• Time-only properties or TemporalType.TIME properties are automatically converted to and from Time and use the traditional setTime and getTime methods.
        • Date-only properties or TemporalType.DATE properties are automatically converted to and from java.sql.Date and use the traditional setDate and getDate methods.
        • Date-and-time properties are automatically converted to and from Timestamp and use the traditional setTimestamp and getTimestamp methods.
        • @TemporalTimeZoneColumn is required if @TemporalIncludeTimeZone is present.


 Comments   
Comment by Nick Williams [ 11/Aug/13 11:02 PM ]

To be clear, by "JPA.next" I mean JPA 2.2 unless 3.0 is next and there isn't going to be a 2.2. "Whatever is going to be in Java EE 8."

Comment by Nick Williams [ 11/Aug/13 11:50 PM ]

A few additional notes:

  • The reason for specifying the JDBC < 4.2 vs JDBC ≥ 4.2 behavior is that, even today, some JDBC driver vendors have still not fully implemented JDBC 4.0 (Java 6), let alone JDBC 4.1 (Java 7). Unfortunately and terribly, it could be 5 or even 10 years before all driver vendors have JDBC 4.2 drivers. Therefore, JPA vendors should support both mechanisms (since the JDBC 4.2 mechanisms allow saving with timezones, which JDBC 4.1 does not).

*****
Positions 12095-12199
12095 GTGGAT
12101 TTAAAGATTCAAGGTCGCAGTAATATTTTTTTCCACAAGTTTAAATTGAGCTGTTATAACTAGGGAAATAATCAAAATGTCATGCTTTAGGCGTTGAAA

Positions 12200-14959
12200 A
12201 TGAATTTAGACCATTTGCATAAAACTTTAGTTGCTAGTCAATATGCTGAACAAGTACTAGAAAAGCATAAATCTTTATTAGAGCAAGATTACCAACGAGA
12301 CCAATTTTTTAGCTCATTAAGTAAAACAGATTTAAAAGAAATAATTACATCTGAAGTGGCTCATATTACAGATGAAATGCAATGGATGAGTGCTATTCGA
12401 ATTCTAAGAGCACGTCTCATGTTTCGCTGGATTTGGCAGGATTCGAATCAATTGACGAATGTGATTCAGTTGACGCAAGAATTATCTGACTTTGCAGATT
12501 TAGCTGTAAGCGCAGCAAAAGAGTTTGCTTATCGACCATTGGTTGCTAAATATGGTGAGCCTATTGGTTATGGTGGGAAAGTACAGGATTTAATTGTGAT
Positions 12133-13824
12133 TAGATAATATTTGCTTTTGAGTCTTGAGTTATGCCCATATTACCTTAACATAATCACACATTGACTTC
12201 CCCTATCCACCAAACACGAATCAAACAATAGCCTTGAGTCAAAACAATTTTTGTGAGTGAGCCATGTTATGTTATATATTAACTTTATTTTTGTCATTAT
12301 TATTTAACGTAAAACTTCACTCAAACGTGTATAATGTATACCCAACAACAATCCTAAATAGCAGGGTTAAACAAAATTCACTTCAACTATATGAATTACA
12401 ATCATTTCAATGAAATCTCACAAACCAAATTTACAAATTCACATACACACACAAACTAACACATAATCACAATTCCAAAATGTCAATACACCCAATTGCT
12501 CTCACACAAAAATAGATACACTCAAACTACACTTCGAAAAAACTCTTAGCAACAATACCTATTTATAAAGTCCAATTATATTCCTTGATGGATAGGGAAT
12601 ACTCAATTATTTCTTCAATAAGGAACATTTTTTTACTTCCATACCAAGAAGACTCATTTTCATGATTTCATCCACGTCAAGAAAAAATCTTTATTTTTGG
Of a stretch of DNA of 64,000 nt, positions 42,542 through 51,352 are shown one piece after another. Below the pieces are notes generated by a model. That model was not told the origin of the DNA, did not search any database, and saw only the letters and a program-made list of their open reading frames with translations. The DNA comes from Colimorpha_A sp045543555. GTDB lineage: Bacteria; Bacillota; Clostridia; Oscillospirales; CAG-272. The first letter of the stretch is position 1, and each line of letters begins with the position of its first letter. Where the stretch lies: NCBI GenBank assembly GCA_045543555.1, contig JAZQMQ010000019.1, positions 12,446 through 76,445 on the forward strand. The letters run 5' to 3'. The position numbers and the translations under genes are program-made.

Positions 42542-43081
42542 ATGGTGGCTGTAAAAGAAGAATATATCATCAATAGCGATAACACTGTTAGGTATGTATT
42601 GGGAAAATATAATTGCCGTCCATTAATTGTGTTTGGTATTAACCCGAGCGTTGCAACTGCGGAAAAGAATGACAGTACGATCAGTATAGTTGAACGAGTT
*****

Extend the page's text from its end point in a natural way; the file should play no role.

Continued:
• It is an error if the @TemporalIncludeTimeZone or @TemporalTimeZoneColumn annotations are present on properties of any type other than Calendar, OffsetTime, OffsetDateTime, and ZonedDateTime.